“These Welsh rockers have evolved with each release and are at their peak in what frontman Lucas Woodley deems the final album of a trilogy. This instalment is replete with heart-wrenching lyrics, beautiful melodies and visceral guitars for a true emotional and sonic journey” – Dylan Oxley

26. Hot Mulligan – Why Would I Watch

“Catchy choruses? Check. Brilliant lyrics? Check. Pitch perfect melodies? Check. Song titles that err just on the right side of ridiculous? CHECK. Why Would I Watch is Hot Mulligan at the very top of their game, and it’s a banger from start to finish. Knocking it out the park for the emo and the pop punk kids alike.” – Jodie Sloan

25. Lana Del Rey – Did you know that there’s a tunnel under Ocean Blvd

“I’m a sucker for the Lana’s soft, soothing voice, and this year’s latest studio album is really no exception. It’s also a much more personal album about many of the questions that have lingered over her personal life and troubles, but it never feels preachy or over the top. It’s definitely one of her better albums.” – Matthew Arcari

24. The Beaches – Blame My Ex

“The first time I heard Blame Brett, I knew I had just stumbled across something special. This album is mind-blowingly (making up words here) good. Every track is fun, energetic and downright enjoyable. Standouts for me are “Me & Me”, and “Edge Of The Earth”.” – Sarah Duggan

23. Jessie Ware – That! Feels Good!

“Jessie Ware admittedly took me by surprise in 2023, as I’d never really listened to her before. That being said, this high energy, disco throwback features plenty of instruments and some epic vocals, taking listeners on a well-paced journey from a different era.” – Matthew Arcari

22. Private Function – 370HSSV 0773H

Clever tongue in cheek & irreverent punk rock anthems at its finest. Genius album cover design, scratch to see if you win the one off prize! – Pete Dovgan

21. Sleep Token – Take Me Back To Eden

“The mysterious entity that is Sleep Token have delivered a truly unique work with Take Me Back to Eden that will inspire many to break boundaries and rethink what a heavy band can be.” – Dylan Oxley (from his May 2023 review)

20. The Japanese House – In The End It Always Does

“It has been a gorgeous year listening to incredible single after incredible single of The Japanese House in the build up to In The End It Always Does’ imminent release. The album is a perfect ode to queer love, heartbreak and gently turns Amber Bain’s sound on its head throughout the twelve tracks. In particular, I’ll be playing “Sunshine Baby” until I’m in my grave.” – Eloise Coomber

19. Cash Savage and the Last Drinks – So This Is Love

“How do you deal with pain, hurt and confusion? If you’re Cash Savage, you write it all down and record it into posterity to help you and everyone else work through it. This album is not always a comfortable listen, but that fact pulls you in even deeper. You are encouraged, through each listen, to understand and deal with how Savage has dealt with the last six years. Through Savage and The Last Drinks fifth album, you are pulled into a honest re-telling of what is front of mind and how to (try to) understand the world around us. Love is at the core of this, but how can you love or be loved if you don’t love yourself? There are questions, answers and a whole lot of raw emotion of this very real record. Beautifully recorded, at time spacious and others claustrophobic, but always sounding as real as the content within.” – Mick Radojkovic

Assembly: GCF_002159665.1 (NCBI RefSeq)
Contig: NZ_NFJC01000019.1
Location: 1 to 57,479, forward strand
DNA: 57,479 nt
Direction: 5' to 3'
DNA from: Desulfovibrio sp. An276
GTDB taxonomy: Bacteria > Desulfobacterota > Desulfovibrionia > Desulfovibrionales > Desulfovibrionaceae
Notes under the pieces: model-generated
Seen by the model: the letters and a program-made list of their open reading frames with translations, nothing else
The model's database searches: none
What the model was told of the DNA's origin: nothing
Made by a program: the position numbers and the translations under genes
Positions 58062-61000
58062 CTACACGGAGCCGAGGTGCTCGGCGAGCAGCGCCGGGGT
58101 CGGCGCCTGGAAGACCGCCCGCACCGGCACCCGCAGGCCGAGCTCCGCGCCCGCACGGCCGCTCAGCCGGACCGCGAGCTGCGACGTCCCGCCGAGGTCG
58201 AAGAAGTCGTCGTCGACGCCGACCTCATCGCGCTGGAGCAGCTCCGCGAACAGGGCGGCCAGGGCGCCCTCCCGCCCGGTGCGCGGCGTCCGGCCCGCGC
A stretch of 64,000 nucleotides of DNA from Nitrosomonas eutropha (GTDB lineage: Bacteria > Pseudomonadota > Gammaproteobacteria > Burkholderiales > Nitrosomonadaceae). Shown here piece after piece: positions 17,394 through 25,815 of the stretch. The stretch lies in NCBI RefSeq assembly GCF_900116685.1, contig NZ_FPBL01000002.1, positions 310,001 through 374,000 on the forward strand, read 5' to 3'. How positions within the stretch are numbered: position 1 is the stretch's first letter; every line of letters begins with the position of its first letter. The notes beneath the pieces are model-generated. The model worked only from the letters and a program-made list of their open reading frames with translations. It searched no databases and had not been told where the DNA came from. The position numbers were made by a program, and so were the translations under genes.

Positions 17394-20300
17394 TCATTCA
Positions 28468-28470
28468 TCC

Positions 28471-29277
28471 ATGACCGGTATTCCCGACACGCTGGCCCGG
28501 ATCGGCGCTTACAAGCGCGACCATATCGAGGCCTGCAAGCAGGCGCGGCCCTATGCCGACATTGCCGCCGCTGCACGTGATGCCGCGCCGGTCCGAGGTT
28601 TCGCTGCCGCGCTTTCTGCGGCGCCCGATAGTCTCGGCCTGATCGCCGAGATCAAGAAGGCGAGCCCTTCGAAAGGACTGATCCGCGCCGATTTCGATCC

18. Babitha – Brighterside of Blue

“Imogen Grist’s solo project Babitha provides the soundtrack to that perfect summers day. Take a road trip for an easy listening ride.” – Pete Dovgan

17. The Teskey Brothers – The Winding Way

“With anything in life, when you know you’re onto a good thing, you’d be a fool to change it up. Whether a lifestyle, relationship or career, for most people consistency in their life is key to success. This extends to musicians. And yet, sometimes even when you’re at the top of your game, change is what’s needed to continue staying on top. And for The Teskey Brothers, that’s exactly what they’ve done on their new album: changed it up just enough and still come through with the goods.” – Dylan Marshall (from his June 2023 review)

16. DZ Deathrays – R.I.F.F.

“Over the last decade, Brisbane outfit DZ Deathrays have published solid guitar heavy albums. Thie 2023 release, R.I.F.F. follows that trend, with the opening song “Paranoid” grabbing you by the throat and throwing you against the wall. “Tuff Luck” is a little more subdued, but the intensity never really eases up. A hot and sweaty mess.” – John Goodridge

15. Georgia Mulligan – Nothing Wrong

“A debut album that brings together a tumultuous and evolutionary decade for this Sydney artist who, given the space, time and opportunity has created an album to be immensely proud of. Topped off with Mulligan’s warm and welcome vocal, the delivery of self-reflected experiences of pain, doubt and acceptance that comes with age envelopes you in warmth and familiarity, even if you haven’t had a chance to dive into the artist’s music before. Take the time to breathe this album in and then you’ll be ready for it over and over again.” – Mick Radojkovic

14. Knuckle Puck – Losing What We Love

“Knuckle Puck’s fourth outing, Losing What We Love, had the good fortune of arriving in the year I retreated back into full pop-punk era Jodie – though both I and Knuckle Puck’s sound are much better dressed these days. I’ve honestly lost count of how many times I’ve blasted The Tower and the eponymous title track since October.” – Jodie Sloan

13. Cable Ties – All Her Plans

All Her Plans is the third album from Naarm/Melbourne punk-trio Cable Ties and is jam-packed with emotions. The intensity varies from the visceral “Crashing Through” to the tender “Deep Breath Out”, with a common thread of appreciation for loved ones, exasperation with healthcare systems and a thoughtful and honest exposition of mental health challenges. Gratitude, exasperation and frustration go hand-in-hand. This is a tour-de-force from a band that shares boldly.” – Bruce Baker